Dementia is something my family are all too familiar with. My Grandad was diagnosed 5 years before he died from an infection that caused blood poisoning. To say those last 5 years of his life were hard is an understatement both for him and us – his family. I loved my Grandad as much as any Grandaughter should and he returned that affection to myself and his 50 other Grandchildren, and I really hated how he had been taken away from us. Looking back I think the last two years of his life were probably the hardest on us all as he had no memory of where he was or who any of us were. He didn’t even really know who my Nanna was even though they had been married for over 50 years. He called my Nanna “Mam” and called out for her all the time if he needed anything. Grandad was disabled from a young age after contracting Polio as a child. But he remained reasonably active until several small strokes left him unable to walk and bed bound. My Nanna died the year before my Grandad and he was very confused as to where she was and why she didn’t come when he called her, this was very heartbreaking to witness and even more so for my children as they didn’t understand why Grandad was asking for someone who was no longer here. We are still unsure as to why he called her Mam as we don’t know if he thought he was a young child again or other than that she was someone who he could rely on and trusted to help him.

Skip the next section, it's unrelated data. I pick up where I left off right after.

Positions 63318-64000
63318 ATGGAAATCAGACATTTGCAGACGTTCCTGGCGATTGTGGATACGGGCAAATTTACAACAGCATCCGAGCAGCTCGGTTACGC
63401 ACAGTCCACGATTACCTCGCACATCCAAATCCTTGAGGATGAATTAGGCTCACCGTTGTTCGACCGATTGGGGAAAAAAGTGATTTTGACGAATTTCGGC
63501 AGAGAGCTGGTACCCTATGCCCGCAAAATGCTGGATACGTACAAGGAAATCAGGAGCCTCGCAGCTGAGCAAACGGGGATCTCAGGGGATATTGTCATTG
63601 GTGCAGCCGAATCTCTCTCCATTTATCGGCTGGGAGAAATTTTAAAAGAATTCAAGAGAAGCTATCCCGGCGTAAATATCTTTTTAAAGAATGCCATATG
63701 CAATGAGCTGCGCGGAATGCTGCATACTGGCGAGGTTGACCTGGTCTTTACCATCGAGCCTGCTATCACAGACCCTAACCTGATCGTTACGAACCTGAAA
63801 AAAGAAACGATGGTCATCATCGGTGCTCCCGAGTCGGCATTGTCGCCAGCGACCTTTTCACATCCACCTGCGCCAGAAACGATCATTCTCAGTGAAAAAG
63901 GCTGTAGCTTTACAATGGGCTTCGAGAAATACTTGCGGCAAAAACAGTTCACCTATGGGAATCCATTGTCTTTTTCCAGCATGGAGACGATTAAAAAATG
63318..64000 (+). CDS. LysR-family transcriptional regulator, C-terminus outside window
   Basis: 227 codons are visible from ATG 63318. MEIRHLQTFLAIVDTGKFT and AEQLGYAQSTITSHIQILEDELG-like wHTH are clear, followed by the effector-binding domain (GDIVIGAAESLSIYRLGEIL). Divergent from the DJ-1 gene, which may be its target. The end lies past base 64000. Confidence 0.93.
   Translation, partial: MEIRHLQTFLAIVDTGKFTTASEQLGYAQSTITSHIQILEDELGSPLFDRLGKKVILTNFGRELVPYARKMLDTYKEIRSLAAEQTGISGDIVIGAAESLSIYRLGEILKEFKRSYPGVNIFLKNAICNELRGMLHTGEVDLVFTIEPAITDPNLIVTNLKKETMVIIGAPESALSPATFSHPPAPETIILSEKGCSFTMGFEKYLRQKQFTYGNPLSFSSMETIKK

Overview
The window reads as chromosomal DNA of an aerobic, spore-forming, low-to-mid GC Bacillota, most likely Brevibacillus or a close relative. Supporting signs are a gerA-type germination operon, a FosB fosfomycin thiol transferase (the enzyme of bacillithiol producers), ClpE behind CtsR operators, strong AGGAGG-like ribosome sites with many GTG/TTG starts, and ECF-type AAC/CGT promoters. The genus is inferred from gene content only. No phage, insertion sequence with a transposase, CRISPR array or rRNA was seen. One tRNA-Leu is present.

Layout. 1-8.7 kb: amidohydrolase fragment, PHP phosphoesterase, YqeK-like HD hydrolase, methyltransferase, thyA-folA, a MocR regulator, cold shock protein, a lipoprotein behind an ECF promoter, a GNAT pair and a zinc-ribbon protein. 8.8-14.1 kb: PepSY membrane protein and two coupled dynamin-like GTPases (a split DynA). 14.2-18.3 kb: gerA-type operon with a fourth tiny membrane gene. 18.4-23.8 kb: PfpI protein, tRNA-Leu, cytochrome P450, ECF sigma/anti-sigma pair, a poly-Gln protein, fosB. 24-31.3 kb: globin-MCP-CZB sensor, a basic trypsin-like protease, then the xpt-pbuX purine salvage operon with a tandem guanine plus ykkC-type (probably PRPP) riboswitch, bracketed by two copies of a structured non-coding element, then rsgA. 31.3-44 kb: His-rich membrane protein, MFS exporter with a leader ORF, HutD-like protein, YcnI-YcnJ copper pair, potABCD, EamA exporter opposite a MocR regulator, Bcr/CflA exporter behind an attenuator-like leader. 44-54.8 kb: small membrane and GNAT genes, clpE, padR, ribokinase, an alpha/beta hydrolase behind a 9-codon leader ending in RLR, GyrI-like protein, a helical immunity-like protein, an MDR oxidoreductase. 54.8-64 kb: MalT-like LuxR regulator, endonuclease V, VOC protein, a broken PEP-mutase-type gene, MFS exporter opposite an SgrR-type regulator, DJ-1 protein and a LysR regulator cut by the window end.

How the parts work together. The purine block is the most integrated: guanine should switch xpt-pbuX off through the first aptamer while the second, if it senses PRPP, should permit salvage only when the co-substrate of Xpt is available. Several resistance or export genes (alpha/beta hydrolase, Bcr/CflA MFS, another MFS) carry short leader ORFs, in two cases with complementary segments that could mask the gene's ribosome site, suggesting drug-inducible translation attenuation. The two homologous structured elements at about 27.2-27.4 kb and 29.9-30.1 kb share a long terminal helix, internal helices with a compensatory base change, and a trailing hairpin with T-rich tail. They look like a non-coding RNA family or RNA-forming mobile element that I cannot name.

My family aren’t the only ones to have been effected by Dementia either as Matthew’s Grandad also suffered from Alzheimer’s Disease. I never met his Grandad as he died before Matthew and I met but from what I have heard he was a lovely man until he became ill. Recently Matthew’s Great Auntie was also diagnosed with Dementia but she sadly died not long after her diagnosis.
The term ‘dementia’ is used to describe the symptoms that occur when the brain is affected by specific diseases and conditions. Symptoms of dementia include loss of memory, confusion and problems with speech and understanding.
Some facts about Dementia:
This week is Dementia Awareness Week. You can help raise awareness by joining in the conversation over on Twitter make sure you use the hashtag #talkdementia and help spread the word. Alzheimer’s Society is a registered charity providing support, advice, guidance and resources to both people with dementia and their carers. To find out more visit our website http://www.alzheimers.org.uk